Many people continue to mistake money for wealth, but capital itself has become a vast manufactured commodity circling around the Earth in search of true productive wealth. And what is productive wealth? Knowing how to do more with less. Any technology or system of technology that can create more output with less input will rapidly gain influence in today’s hyperlinked global economy.
Fuller’s equation for physical success of humanity can be summarized fairly succinctly:
A. True wealth = Resources + Human know-how applied to meet needs.
B. You can never learn less, you can only learn more; therefore wealth is increasing as we increase our understanding of the world, ourselves and the Universe
While the supply of raw materials is a zero-sum game and leads to a scarcity mentality, the wild card in wealth creation that breaks the zero-sum standoff is human ingenuity, allowing us to accomplish more and more with less and less. Fuller was convinced that every individual could make a contribution to this overall cycle of wealth creation.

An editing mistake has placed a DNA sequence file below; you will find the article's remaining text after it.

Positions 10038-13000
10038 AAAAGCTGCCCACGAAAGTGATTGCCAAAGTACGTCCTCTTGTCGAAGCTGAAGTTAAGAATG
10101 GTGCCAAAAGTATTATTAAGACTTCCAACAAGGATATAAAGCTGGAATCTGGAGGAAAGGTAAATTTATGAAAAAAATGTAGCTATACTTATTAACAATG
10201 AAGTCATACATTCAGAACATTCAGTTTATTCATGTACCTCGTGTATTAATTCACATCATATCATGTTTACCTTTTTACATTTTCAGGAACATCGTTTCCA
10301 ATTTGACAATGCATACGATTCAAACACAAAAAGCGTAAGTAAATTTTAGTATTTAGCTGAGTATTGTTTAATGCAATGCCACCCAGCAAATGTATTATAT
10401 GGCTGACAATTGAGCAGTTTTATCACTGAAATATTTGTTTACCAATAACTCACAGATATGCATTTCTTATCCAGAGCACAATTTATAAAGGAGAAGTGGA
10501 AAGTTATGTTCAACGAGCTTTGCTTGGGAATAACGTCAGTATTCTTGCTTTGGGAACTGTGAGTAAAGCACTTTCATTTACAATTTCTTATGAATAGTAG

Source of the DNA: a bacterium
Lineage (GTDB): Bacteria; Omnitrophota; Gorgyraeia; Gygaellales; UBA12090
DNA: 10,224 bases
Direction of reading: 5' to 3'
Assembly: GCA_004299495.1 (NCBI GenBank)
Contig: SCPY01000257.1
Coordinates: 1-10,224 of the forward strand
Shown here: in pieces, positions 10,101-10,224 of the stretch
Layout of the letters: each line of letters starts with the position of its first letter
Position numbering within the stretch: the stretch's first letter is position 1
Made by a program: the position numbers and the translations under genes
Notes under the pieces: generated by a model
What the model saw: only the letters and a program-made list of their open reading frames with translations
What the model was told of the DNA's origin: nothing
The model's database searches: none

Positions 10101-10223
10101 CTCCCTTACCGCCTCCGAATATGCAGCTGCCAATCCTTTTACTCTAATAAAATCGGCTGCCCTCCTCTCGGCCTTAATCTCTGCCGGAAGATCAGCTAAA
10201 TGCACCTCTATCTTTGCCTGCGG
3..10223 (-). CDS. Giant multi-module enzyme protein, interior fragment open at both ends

9. Reform the environment, not people.
“The function of what I call design science is to solve problems by introducing into the environment new artifacts, the availability of which will induce their spontaneous employment by humans and thus, coincidentally, cause humans to abandon their previous problem-producing behaviors and devices. For example, when humans have a vital need to cross the roaring rapids of a river, as a design scientist I would design them a bridge, causing them, I am sure, to abandon spontaneously and forever the risking of their lives by trying to swim to the other shore.”